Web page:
Last update: November 12, 2010
This page describes a tool written to edit the "TAG" files used by the Netgear 8000 and 91xx Digital Entertainer (DE) series of home entertainment media servers. These files enhance the display selection pages by providing still image clips and synopsis information while browsing and playing the available media selections. The new tool iscalled TagEdit. It came into being due to terminal frustration with far too many aspects of the Netgear provided tool called "Digital Entertainer for Windows" (DEW). This utility, provided with the hardware, can be used to create and associate a "TAG" (ID3) file with individual video file types such as 'avi', 'mkv', 'divx', 'mp4', etc (and 'iso', but they don't tell you that, nor include them in the filtered file selector dialog). The association is achieved by writing the ID3 frames to a file with the extension "TAG" and same primary file name as the media file—capitalization assumed significant as the underlying DE OS is an embedded Linux.
The Netscape TAG files use version 4 of the ID3 specification. More information on the ID3 format is available at http://id3.org.
TAG file creation
While TagEdit can be used to create TAG files by cloning, or from scratch, automated creation in batch really speeds things up. Tom Briden provided the EVA community with an excellent Linux command-line utility called tagtool which does singleton or batch creation of TAG files from a wildcard list of media files. Tom's tool will try to extract data directly from the Internet Movie Database (IMDb) or the Online TV database (TheTVDB), as appropriate, using their HTTP APIs. You can then use TagEdit to inspect all, or a sample of the TAG files to add/change the images as required, or enhance the description, title, etc. Tom's tagtool script is available here: TagTool.zip.
The author has made significant changes and enhancements to the Briden tool so it can be wrappered in a GUI or command line interface to run under Linux/Unix, all modern flavors of Microsoft Windows, and perhaps Mac OS-X (untested at this time). Downloads and more information on this are available on the TagMaker page.
Rationale and Features
My editor was never intended as a feature for feature replacement of the Netgear utility. The DEW provides some capability for searching Internet databases for movie data and Amazon dot com for images. I found these features less efficient than simply opening a browser to locate data, then using cut and paste, plus image right-click "save as" capability. This works well, so coding up poor equivalents seems too much like wasted effort!
Some of the advantages I see of my TagEdit over DEW are:
- Just edits TAG files—nothing more—with a simple, standard editor style interface.
- Does not immediately start scanning your discs for media files on loading (you know where they are and a background scan just consumes CPU cycles to no good return)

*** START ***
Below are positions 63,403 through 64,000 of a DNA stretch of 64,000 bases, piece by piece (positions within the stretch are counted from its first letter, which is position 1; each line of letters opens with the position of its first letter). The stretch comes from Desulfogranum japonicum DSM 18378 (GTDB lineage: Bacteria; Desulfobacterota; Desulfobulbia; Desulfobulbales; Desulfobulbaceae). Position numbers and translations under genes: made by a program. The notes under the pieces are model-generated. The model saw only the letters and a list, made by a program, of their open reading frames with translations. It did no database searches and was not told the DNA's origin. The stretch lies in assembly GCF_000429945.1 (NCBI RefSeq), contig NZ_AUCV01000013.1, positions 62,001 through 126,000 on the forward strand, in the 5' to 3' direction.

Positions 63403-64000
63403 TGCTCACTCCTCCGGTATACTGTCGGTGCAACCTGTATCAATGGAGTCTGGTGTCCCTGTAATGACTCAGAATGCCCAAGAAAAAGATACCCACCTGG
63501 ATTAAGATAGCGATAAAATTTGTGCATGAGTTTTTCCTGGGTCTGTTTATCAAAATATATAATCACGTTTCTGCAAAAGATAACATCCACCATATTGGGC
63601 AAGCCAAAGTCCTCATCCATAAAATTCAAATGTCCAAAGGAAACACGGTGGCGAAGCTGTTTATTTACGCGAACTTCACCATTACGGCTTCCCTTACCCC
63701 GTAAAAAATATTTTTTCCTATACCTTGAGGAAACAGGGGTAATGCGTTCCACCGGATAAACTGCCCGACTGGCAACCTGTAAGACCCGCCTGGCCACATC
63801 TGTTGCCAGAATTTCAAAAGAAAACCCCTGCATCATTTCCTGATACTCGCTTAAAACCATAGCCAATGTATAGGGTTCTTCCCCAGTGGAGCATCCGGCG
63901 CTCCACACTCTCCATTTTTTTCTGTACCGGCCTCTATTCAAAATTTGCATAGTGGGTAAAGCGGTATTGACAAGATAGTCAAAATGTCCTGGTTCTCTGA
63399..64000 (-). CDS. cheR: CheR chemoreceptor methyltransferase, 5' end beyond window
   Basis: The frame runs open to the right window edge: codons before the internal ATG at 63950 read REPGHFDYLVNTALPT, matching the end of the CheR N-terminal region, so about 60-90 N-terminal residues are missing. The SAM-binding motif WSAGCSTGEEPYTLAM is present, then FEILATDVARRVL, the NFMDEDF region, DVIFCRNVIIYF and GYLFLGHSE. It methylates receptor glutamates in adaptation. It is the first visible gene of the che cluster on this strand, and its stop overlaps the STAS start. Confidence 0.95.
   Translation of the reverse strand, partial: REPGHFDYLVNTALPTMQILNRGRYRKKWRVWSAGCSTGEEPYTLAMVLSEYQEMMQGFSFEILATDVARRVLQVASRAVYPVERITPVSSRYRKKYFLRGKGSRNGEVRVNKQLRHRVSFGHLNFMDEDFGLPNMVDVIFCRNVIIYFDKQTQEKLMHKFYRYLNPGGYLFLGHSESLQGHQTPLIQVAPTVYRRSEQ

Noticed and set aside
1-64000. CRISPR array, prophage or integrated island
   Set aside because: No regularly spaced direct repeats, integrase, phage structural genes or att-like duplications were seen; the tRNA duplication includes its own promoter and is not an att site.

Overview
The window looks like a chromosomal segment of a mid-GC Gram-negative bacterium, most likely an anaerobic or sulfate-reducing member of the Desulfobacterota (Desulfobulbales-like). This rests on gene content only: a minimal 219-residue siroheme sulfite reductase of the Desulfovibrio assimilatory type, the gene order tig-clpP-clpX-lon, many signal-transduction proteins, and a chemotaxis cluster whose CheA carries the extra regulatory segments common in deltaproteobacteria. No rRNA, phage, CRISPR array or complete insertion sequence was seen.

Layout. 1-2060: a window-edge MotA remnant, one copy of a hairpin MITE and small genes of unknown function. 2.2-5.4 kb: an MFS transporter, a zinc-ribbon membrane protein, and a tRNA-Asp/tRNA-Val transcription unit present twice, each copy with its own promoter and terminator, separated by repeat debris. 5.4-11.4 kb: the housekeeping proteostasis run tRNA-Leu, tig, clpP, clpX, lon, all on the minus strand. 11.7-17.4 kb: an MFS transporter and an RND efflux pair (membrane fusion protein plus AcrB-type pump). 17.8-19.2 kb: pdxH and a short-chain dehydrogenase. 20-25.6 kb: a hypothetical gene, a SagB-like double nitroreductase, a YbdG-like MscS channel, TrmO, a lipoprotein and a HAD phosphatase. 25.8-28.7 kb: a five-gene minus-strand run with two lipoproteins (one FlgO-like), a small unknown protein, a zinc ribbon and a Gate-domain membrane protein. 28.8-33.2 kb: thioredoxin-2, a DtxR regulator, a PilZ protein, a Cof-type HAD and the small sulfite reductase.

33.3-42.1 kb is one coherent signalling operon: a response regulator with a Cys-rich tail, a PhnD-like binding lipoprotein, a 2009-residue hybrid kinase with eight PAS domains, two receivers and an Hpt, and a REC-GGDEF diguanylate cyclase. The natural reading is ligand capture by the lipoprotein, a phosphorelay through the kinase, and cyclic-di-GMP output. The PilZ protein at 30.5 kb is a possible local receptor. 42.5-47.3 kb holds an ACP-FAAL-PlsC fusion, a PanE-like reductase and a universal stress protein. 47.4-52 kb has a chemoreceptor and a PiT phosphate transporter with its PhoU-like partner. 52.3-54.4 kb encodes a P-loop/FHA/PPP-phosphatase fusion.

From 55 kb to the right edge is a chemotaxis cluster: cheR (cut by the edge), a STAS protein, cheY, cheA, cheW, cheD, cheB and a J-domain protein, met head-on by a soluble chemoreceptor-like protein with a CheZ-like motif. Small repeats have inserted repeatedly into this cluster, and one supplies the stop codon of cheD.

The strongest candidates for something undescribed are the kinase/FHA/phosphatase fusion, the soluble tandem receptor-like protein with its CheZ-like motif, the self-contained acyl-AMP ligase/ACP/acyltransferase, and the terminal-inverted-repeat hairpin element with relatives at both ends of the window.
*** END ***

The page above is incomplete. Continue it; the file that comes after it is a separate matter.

- Has a "Save As..." feature so you can quickly and easily clone a TAG file for multi-episode media files.
- Has a mode which does a very good job of reading corrupt TAG files.
- Remembers the last directory you were in (even if the load operation failed) and retains this memory across restarts. Treats the directories from which TAG files and images where loaded as distinct.
- Fully GUI based, but runs on MS windows, Linux, Unix, and Mac OSX platforms (with ActiveState Perl)
- Import and export images (jpg, png, even bmp if you must).
- Correctly displays and saves non-English character set fields
- Handles non-English character sets correctly. Many TVDB entries are available in German, French, Spanish, Italian, and Portugese. TagMaker can be told to create TAG files using an available language—Internationalization comes to EVA!
OperationThe editor was written in Perl with Tk for the GUI components. As well as being architecturally compatible with tagtool, this enables it to run on any host. It has been un-extensively tested under Linux (fc9 and 13), and Windows XP (SP3). Running under OSX looks feasible, but so far, I've decided that time is too precious and life too short to install the X system and drivers required by Tk to test in this environment.
PrerequisitsThe program can be run using a Perl interpreter, or the "compiled" Windows executable (see Downloads). For Linux/Unix, Perl should be at 5.10.x, or later. Under Windows, you must use the 5.10.x version of ActiveState Perl. This is because ActiveState have dropped their Tk module in the 5.12 and later releases, apparently due to the death of the package author. It is replaced by 'Tkx', but that is somewhat ActiveState proprietary and I'm after ease of portability!